The more things change, the more they remain the same. As some of you may recall; I’ve been writing about, talking about, working in, and working on installed sales for many years.

In the ‘90s when I first began to work in this arena, our primary focus was installation services for consumers: windows, doors, kitchen & bath, decks, etc. These were our product offerings for that occasional consumer wanting an upgrade to existing products. 

Over the ensuing years, that original idea has morphed to installation services for our professional contractor customer. Whether that customer is a design-build remodeling contractor, custom homebuilder, or one of the national builders, they all have the same needs.  And those needs revolve around increased jobsite efficiency, higher quality installation of critical components, and simply finding qualified labor to perform work.  

So, all that being said, here are my top 5 rules for a successful, profitable installed initiative:

1) Labor: Provide qualified, trained, licensed, insured labor for your customers. Due diligence is absolutely required here to ensure you are providing labor that will enhance your builder’s jobsite, not exacerbate the current situation. 

And speaking of that labor—don’t get caught in the misclassification of labor issue. Over the past 10 years the federal government has become very aggressive in prosecuting companies who intentionally misclassify employees as sub-contractors. There are somewhat clearly defined rules regarding this practice. I say ‘somewhat’ because we are dealing with the government. However, regardless of whether or not you fully understand the rules governing this practice, if you are investigated and deemed to have intentionally misclassified employees as subcontractors versus employees, you are liable for back taxes, penalties, interest, and fines pertaining to this rule. 

2) More Labor: Doing due diligence background on your installers is more than simply knowing what kind of truck they drive or where they enjoy taking a vacation. This is a very touchy subject as you can imagine. When you approach a contractor asking him/her to perform labor, or a contractor approaches you asking about working with your program, you need to pause and ask several questions.

  • What do I really know about the quality of work performed?
  • What information do I have about a safety record on the jobsite?
  • Is the contractor financially stable?
  • Would I want this individual to represent my company?
  • Will he/she stand behind the work performed, and will he/she install/build to my specifications?

3) Product offerings: Listen to your customers and offer installation of products that they are having difficulty with, not simply products that you wish to install. While this sounds painfully simple, you would be amazed at the number of companies that determine they want to install windows, then go about finding customers who want windows installed. Doesn’t work that way.

Your customers are experiencing issues on jobsites related to qualified labor—framing, siding, windows, doors, etc. You need to listen, discuss with your staff the options available to you, secure a source of labor, and offer a package containing material, ancillary products, tax, labor, and profit. If you can assemble a package that is attractive to your customer group, effectively manage that process, and be profitable, move forward. If any of these components is missing or questionable, stop and re-evaluate. Efficient management and profitability are two of the most critical items here.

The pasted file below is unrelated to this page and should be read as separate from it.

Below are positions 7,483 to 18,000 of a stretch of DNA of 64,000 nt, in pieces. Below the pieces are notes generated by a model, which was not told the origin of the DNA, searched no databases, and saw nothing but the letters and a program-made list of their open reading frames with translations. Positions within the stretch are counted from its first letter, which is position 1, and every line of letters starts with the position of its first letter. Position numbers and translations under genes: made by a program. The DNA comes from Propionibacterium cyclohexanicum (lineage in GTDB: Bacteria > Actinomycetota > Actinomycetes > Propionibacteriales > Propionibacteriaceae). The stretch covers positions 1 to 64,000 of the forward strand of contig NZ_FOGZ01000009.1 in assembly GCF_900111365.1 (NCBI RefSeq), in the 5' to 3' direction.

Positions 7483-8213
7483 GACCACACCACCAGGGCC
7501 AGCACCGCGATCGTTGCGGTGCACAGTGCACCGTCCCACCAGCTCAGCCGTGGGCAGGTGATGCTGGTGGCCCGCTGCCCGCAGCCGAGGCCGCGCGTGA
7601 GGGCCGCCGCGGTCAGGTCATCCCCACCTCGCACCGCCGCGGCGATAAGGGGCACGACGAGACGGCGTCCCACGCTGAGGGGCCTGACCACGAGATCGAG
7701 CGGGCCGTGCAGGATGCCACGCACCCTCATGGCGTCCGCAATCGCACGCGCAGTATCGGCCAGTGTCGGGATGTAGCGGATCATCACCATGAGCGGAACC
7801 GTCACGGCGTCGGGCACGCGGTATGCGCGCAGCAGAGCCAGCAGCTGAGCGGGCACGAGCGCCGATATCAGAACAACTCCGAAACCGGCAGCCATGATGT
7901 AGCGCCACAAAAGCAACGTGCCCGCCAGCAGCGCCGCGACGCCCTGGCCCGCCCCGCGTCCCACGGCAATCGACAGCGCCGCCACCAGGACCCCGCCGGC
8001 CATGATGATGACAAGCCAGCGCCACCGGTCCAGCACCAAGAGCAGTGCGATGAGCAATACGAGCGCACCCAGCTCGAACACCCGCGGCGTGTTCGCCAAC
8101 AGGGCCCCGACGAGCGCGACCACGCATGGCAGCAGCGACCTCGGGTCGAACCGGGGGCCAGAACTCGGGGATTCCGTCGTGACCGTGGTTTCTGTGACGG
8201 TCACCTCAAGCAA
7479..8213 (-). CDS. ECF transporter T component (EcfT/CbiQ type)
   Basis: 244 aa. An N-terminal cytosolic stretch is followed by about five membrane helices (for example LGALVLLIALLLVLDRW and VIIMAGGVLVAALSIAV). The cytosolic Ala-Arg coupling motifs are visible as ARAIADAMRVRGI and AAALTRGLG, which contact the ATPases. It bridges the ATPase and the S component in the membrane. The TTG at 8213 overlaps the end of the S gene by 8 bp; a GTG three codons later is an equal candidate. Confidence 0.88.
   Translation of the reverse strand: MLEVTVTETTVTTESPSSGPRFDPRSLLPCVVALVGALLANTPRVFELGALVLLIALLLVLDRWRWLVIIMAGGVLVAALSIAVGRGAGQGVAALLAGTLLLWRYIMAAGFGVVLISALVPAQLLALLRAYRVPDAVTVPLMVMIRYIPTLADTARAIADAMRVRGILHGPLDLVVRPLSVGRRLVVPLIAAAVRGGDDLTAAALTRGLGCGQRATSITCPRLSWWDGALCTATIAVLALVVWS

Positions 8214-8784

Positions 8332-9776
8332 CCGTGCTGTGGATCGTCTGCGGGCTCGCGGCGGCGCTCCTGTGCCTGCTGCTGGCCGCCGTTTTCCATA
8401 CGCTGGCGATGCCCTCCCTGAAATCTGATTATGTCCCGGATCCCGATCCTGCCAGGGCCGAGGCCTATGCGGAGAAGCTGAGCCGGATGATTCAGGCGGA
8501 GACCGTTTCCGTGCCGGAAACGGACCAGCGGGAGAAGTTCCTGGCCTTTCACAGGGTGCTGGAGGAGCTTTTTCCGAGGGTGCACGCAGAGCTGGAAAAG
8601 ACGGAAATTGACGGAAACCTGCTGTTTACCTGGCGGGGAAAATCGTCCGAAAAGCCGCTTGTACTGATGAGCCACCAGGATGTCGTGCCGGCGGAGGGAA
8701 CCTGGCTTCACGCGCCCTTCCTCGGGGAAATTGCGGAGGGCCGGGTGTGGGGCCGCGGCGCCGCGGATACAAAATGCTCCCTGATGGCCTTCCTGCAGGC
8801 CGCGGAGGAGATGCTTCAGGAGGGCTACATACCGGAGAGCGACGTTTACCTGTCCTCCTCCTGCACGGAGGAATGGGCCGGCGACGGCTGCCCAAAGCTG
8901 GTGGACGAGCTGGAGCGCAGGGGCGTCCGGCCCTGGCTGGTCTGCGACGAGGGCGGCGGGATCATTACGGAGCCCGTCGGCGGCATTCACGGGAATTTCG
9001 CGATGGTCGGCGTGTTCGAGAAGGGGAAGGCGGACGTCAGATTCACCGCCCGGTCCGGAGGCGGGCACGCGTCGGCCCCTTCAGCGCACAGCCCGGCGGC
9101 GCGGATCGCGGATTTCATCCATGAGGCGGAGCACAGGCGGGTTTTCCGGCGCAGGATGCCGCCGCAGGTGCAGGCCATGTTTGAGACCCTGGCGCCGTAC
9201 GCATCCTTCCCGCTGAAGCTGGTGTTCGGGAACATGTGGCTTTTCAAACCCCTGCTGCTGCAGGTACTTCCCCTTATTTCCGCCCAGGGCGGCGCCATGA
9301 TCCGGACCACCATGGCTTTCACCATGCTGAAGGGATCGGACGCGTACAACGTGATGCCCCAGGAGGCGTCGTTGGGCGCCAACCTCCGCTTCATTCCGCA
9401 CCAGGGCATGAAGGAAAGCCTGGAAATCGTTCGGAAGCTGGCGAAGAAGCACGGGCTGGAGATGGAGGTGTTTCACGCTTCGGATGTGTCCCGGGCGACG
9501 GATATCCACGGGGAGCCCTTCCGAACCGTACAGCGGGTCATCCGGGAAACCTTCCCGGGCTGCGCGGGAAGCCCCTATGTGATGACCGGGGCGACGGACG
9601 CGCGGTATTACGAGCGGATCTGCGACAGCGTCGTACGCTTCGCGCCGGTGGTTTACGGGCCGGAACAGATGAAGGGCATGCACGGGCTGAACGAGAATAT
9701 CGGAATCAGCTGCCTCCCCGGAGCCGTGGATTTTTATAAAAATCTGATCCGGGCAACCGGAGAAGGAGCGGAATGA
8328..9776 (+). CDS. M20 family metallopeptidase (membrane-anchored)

Do you have an employee who is qualified—with both time and experience—to manage jobsites for your customers? Will this individual find himself/herself overwhelmed by the amount of work or will they manage smoothly? As importantly, will they work well with your team of outside sales and operations?

4) Profit: What’s that? We’re in this for profit, not practice. We practice enough every day. Offering installed sales is not simply a method of moving more material through your operation, although that will happen. We’re a profit-driven industry, and those numbers can and should look really good with a healthy installed sales effort.

This is a value-added service and should be approached as such. While you probably can’t knock it out of the park on labor margins only, the combined cost of material and labor, if sold properly, will result in substantially higher gross profit margin than simply selling a lumber package alone. 

5) Customer Satisfaction: We interact with our customers every day—at the sales counter, on jobsites, at a favorite lunch stop—but do we really know how we are doing serving their needs? 

Now that you’ve become a labor supplier to your contractor, customer service is ever more important. If your crew fails at any point in the process, you back up the following crews, miss deadlines, increase construction costs, and fail to provide the level of service you promised up-front. 

How do you measure customer service? Simply communicate with your customer throughout the entire process. Have a recognized presence on the jobsite at all times, manage your crews, and deliver all of the material that is needed, on time and in full, every time. Clean up your accounts payable so that your crews are paid on time and don’t fail to show up because of late payment. Clean up your accounts receivable so that you process invoices on time and can provide accurate billing through the entire cycle.

In short—be a solution for your customer, not a part of the problem.